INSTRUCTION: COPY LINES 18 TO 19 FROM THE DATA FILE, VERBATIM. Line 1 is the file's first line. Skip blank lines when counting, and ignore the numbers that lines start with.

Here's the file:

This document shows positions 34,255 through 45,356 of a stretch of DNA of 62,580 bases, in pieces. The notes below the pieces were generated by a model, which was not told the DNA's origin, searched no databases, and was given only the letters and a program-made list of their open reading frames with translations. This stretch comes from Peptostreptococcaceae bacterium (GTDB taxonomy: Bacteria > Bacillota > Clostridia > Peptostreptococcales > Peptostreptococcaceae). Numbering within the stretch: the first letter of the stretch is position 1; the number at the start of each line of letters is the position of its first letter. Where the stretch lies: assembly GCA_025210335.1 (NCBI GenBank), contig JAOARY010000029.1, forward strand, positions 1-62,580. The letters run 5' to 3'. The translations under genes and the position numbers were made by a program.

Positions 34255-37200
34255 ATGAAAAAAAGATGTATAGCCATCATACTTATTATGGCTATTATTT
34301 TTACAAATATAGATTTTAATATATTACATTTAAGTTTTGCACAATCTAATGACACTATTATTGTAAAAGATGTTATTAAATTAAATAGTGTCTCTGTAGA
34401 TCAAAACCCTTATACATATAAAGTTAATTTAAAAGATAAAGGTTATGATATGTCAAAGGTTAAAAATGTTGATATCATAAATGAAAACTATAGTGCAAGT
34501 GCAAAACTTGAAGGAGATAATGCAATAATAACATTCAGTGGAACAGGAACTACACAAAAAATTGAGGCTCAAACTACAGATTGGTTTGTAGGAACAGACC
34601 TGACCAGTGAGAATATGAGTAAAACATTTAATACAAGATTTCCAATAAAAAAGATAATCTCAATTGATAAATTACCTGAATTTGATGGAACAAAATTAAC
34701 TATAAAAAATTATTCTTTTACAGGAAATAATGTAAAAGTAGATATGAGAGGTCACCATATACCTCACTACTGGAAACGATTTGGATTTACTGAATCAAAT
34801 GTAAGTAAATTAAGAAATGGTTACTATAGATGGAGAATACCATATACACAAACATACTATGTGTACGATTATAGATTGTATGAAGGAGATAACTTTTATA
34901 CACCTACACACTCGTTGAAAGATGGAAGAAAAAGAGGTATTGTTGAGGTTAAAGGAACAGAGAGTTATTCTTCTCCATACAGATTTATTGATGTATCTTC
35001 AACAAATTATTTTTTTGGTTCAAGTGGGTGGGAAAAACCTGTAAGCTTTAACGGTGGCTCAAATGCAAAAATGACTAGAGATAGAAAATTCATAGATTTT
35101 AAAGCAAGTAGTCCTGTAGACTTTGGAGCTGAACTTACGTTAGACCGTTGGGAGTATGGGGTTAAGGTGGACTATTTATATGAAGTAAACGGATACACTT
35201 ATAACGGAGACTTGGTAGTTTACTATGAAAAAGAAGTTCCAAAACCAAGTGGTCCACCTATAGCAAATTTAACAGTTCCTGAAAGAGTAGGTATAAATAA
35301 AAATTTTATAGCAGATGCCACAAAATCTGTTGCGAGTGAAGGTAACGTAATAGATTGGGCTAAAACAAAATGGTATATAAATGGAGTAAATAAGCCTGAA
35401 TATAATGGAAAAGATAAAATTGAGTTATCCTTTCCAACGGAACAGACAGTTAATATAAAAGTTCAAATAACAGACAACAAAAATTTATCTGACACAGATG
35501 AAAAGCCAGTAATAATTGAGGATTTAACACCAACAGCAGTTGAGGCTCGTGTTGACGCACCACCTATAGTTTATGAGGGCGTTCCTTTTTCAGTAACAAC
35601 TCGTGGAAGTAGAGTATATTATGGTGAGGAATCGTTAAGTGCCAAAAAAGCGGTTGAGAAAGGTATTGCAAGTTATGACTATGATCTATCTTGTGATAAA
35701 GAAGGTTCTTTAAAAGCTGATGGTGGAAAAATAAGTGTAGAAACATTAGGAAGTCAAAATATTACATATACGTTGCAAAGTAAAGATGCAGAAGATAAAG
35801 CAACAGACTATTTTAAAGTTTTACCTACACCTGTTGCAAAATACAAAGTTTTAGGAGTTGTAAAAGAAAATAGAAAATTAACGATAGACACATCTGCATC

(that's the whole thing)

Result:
35701 GAAGGTTCTTTAAAAGCTGATGGTGGAAAAATAAGTGTAGAAACATTAGGAAGTCAAAATATTACATATACGTTGCAAAGTAAAGATGCAGAAGATAAAG
35801 CAACAGACTATTTTAAAGTTTTACCTACACCTGTTGCAAAATACAAAGTTTTAGGAGTTGTAAAAGAAAATAGAAAATTAACGATAGACACATCTGCATC